by Mary Oliver

Look, the trees
are turning
their own bodies
into pillars

of light,
are giving off the rich
fragrance of cinnamon
and fulfillment,

the long tapers
of cattails
are bursting and floating away over
the blue shoulders

of the ponds,
and every pond,
no matter what its
name is, is

nameless now.
Every year
I have ever learned

in my lifetime
leads back to this: the fires
and the black river of loss
whose other side

is salvation,
whose meaning
none of us will ever know.
To live in this world

you must be able
to do three things:
to love what is mortal;
to hold it

against your bones knowing
your own life depends on it;
and, when the time comes to let it go,
to let it go.

Photo: “1930’s postcards- in sepia,” originally uploaded by aussiegall


Einsten quote August 26, 2008

Filed under: quote of the week — jennsheridan @ 7:00 pm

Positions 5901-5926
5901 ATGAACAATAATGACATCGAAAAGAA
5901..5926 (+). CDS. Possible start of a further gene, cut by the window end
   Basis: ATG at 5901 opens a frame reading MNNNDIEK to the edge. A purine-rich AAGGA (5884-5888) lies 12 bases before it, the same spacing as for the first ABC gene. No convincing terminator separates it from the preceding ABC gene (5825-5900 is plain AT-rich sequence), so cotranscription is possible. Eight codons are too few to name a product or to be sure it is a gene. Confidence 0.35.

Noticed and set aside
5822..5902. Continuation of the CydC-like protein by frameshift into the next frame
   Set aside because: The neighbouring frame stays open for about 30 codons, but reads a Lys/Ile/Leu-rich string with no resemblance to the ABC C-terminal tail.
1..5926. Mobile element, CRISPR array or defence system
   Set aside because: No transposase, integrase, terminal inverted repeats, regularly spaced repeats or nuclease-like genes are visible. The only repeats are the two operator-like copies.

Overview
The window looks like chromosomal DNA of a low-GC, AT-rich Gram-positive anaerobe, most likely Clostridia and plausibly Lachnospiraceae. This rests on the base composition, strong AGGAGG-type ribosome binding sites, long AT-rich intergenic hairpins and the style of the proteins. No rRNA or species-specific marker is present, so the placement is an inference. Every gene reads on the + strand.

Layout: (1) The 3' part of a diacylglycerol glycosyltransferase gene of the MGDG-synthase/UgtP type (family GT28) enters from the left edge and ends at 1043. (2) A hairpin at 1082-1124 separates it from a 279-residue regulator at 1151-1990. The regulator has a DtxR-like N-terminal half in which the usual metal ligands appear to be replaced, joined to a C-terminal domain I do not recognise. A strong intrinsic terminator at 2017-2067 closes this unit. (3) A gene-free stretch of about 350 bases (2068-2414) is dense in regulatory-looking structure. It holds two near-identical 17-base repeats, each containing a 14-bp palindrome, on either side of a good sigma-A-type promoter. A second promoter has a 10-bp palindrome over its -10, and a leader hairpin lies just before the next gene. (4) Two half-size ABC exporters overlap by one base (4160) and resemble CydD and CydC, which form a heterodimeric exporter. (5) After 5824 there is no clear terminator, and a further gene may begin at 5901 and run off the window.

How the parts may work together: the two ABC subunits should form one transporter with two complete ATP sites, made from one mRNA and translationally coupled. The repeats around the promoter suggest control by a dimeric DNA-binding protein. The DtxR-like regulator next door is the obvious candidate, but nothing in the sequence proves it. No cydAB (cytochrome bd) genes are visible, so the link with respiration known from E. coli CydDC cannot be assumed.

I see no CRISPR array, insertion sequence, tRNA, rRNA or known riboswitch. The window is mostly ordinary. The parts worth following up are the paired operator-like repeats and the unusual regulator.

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Life is like riding a bicycle. To keep your balance you must keep moving.

~Albert Einstein


Emerson quote August 11, 2008

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Nothing is secure but life, transition, the energizing spirit. . . . People wish to be settled; but only so far as they are unsettled is there any hope for them.

~Ralph Waldo Emerson


Anais Nin quote July 27, 2008

Filed under: quote of the week — jennsheridan @ 7:00 pm
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Life shrinks or expands in proportion to one’s courage.

~Anais Nin


Frida Kahlo July 26, 2008